Alfred Bester was born on this date (December 28) in 1913 in New York City. He was in many ways one of the most brilliant and innovative science fiction writers of the 20th Century, having an influence that was disproportionate to his output. His novel The Demolished Man won the first Hugo Award for Best Novel. Dealing with telepathy, it was a wild and stylistically innovative book. The Psy-Corps in Babylon 5 was modeled after portions of this novel, and Walter Koenig’s character in the show was named Alfred Bester, an obvious homage.
One of the reasons Bester might not be well remembered today, at least among fans who aren’t a certain age, is that he wrote for a variety of media, including comics and radio in the 1940s. He did his most influential work in the 1950s. I’m sure most of you are familiar with some of his comics work:
In brightest day and blackest night,
No evil shall escape my sight,
Let those who worship evil’s might,
Beware of my power, Green Lantern’s light.
Yes, Alfred Bester created the Green Lantern oath. During the 1960s, Bester was senior editor for Holiday magazine and his science fiction output dropped to zero. After the magazine folded in the 1970s, Bester returned to writing science fiction, but he never achieved the success, commercially or critically, that he had during the 1950s. He died in 1987.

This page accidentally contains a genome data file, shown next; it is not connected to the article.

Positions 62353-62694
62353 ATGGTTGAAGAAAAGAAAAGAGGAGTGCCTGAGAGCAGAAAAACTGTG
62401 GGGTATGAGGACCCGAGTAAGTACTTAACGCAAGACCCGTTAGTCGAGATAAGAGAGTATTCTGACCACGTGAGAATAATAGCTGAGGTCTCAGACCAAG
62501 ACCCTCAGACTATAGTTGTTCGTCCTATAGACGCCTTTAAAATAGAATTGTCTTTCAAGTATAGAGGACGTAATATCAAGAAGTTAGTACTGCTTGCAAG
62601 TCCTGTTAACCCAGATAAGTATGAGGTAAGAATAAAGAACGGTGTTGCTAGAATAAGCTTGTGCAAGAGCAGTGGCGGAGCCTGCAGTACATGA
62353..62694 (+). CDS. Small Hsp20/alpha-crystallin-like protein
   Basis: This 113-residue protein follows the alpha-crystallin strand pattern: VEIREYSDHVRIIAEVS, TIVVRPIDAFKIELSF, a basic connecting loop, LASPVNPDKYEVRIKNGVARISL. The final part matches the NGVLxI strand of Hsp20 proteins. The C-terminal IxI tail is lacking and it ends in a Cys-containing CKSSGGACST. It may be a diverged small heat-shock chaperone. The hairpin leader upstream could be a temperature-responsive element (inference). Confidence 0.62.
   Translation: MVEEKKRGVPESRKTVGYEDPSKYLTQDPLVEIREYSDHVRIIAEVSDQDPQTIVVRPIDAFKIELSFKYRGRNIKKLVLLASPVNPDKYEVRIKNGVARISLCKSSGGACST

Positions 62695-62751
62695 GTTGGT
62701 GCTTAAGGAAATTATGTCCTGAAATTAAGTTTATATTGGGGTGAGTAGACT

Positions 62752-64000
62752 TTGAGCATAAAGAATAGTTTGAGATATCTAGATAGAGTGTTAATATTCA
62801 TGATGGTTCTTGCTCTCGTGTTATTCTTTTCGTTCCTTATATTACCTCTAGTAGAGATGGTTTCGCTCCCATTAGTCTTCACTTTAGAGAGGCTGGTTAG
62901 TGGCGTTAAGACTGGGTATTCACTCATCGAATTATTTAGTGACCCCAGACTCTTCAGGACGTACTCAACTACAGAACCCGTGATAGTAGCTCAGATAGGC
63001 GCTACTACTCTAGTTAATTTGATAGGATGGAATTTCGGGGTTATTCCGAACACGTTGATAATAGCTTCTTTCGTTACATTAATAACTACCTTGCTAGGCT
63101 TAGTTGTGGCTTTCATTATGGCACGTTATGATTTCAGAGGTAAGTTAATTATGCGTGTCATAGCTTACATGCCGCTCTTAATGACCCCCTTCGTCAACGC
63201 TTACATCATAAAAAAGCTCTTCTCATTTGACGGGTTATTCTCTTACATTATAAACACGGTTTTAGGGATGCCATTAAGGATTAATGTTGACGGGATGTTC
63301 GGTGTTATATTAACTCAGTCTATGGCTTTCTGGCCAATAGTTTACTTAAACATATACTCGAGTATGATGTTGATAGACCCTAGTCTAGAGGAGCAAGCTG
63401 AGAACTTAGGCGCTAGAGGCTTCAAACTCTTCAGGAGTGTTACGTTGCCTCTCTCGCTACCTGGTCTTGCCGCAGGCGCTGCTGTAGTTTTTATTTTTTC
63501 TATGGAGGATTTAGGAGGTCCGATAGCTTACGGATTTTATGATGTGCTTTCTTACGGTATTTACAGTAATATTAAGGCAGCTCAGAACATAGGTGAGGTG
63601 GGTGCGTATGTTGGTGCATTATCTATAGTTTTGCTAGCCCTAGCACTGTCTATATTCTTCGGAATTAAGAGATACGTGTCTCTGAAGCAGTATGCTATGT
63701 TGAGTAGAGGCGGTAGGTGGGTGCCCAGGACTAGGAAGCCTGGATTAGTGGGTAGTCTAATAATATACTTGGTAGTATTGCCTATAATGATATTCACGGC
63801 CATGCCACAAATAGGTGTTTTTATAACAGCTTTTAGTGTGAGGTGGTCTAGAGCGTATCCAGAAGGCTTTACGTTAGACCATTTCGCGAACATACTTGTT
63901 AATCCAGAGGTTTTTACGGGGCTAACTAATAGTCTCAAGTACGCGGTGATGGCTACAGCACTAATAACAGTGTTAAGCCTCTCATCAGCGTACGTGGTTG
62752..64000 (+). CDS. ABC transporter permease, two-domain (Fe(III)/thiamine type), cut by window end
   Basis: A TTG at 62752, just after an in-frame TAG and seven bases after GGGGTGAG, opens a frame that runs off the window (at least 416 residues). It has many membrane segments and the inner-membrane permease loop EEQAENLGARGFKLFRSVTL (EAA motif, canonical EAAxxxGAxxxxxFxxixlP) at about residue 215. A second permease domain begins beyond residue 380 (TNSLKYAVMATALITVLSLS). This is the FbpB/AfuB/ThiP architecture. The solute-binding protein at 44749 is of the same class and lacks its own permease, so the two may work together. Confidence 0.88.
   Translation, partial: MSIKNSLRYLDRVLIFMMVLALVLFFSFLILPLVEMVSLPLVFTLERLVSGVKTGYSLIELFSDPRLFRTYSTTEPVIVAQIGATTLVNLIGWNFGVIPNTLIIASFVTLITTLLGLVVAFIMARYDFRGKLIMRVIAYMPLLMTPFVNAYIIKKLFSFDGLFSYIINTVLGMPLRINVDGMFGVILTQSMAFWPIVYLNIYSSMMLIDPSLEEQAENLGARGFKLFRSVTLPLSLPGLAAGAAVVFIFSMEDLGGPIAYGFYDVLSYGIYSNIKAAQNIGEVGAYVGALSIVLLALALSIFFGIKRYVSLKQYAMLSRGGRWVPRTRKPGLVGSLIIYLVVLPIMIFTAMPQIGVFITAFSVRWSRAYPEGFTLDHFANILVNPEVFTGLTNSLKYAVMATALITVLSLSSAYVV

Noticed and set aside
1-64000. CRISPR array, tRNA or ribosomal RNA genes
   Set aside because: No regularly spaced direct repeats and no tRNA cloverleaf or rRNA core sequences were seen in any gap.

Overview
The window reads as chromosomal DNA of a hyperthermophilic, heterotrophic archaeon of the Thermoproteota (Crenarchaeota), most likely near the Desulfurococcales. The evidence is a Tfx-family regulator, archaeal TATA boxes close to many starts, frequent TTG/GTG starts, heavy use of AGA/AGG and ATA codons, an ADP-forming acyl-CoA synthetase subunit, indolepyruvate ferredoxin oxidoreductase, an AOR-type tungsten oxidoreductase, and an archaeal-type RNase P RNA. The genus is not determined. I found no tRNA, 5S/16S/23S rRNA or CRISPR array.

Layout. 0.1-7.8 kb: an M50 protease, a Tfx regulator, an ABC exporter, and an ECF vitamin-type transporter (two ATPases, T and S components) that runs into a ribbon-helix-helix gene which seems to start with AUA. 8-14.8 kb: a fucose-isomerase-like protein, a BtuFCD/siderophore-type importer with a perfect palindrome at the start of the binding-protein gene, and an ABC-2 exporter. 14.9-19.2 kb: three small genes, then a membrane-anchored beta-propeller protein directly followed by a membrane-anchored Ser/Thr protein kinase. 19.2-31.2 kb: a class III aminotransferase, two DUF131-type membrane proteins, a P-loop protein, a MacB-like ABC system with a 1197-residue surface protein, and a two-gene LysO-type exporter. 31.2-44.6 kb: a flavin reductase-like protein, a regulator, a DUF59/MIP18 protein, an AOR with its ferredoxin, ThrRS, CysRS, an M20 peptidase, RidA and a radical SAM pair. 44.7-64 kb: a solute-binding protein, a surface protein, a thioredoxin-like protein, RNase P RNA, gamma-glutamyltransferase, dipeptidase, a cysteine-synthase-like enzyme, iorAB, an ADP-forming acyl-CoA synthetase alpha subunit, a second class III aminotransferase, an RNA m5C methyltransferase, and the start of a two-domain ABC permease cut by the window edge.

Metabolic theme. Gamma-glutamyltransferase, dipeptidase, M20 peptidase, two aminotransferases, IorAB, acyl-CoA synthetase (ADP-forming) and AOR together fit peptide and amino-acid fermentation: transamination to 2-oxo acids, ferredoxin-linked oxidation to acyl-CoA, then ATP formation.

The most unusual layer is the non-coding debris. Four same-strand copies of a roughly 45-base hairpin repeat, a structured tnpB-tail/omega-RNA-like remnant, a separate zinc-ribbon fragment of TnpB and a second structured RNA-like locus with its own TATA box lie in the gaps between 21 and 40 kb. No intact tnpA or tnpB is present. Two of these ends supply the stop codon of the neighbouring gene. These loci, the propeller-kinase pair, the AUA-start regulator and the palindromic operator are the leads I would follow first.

As an observance of Bester’s birthday, I reread his classic short story “Fondly Fahrenheit”. This is the story Isaac Asimov would have written if he had chucked the Three Laws and dropped acid while working on the stories that went into I, Robot.
“Fondly Fahrenheit” is the tale of a man and his android who are constantly on the run. Androids aren’t supposed to harm people, but this android seems to randomly kill. Of course the killings aren’t really random.
The thing that makes the story stand out is the way it’s told. The point of view changes from third person to singular and plural first person, with the first person viewpoints changing between the man and the android, often from one sentence to the next. I know that probably sounds confusing, and when I first read the story at 14, it was until I realized what Bester was doing. But the story stayed with me so strongly that I haven’t reread it until today.
My appreciation for the brilliance of Bester’s work has only increased through the years. Rereading “Fondly Fahrenheit” today made me remember Star Light, Star Bright, a massive collection of Bester’s work that was published in the late 1970s. He included a number of autobiographical portions which I found highly enlightening about early science fiction. Among the stories he tells are what it was like to write for John W. Campbell.
I’ll see if I can find my copy and give it another read in the new year.